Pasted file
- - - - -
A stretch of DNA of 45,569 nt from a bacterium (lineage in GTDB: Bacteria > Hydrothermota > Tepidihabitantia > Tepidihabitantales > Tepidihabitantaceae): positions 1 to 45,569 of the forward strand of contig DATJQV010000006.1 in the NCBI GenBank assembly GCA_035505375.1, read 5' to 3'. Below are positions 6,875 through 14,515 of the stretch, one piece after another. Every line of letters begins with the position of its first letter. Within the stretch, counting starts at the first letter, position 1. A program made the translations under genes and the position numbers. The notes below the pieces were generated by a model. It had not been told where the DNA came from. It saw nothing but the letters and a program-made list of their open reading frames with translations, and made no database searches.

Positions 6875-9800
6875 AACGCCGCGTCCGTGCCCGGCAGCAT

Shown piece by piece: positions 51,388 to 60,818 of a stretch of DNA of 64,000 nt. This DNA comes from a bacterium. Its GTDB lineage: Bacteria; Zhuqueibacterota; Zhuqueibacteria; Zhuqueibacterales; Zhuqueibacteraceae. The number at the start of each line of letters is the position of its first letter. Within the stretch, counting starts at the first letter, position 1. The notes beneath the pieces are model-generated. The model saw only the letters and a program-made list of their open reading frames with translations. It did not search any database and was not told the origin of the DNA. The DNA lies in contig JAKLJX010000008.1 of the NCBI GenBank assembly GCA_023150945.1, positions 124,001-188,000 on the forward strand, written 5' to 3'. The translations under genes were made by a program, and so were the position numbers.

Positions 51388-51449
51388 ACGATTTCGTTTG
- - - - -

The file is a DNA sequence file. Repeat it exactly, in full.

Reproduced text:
A stretch of DNA of 45,569 nt from a bacterium (lineage in GTDB: Bacteria > Hydrothermota > Tepidihabitantia > Tepidihabitantales > Tepidihabitantaceae): positions 1 to 45,569 of the forward strand of contig DATJQV010000006.1 in the NCBI GenBank assembly GCA_035505375.1, read 5' to 3'. Below are positions 6,875 through 14,515 of the stretch, one piece after another. Every line of letters begins with the position of its first letter. Within the stretch, counting starts at the first letter, position 1. A program made the translations under genes and the position numbers. The notes below the pieces were generated by a model. It had not been told where the DNA came from. It saw nothing but the letters and a program-made list of their open reading frames with translations, and made no database searches.

Positions 6875-9800
6875 AACGCCGCGTCCGTGCCCGGCAGCAT

Shown piece by piece: positions 51,388 to 60,818 of a stretch of DNA of 64,000 nt. This DNA comes from a bacterium. Its GTDB lineage: Bacteria; Zhuqueibacterota; Zhuqueibacteria; Zhuqueibacterales; Zhuqueibacteraceae. The number at the start of each line of letters is the position of its first letter. Within the stretch, counting starts at the first letter, position 1. The notes beneath the pieces are model-generated. The model saw only the letters and a program-made list of their open reading frames with translations. It did not search any database and was not told the origin of the DNA. The DNA lies in contig JAKLJX010000008.1 of the NCBI GenBank assembly GCA_023150945.1, positions 124,001-188,000 on the forward strand, written 5' to 3'. The translations under genes were made by a program, and so were the position numbers.

Positions 51388-51449
51388 ACGATTTCGTTTG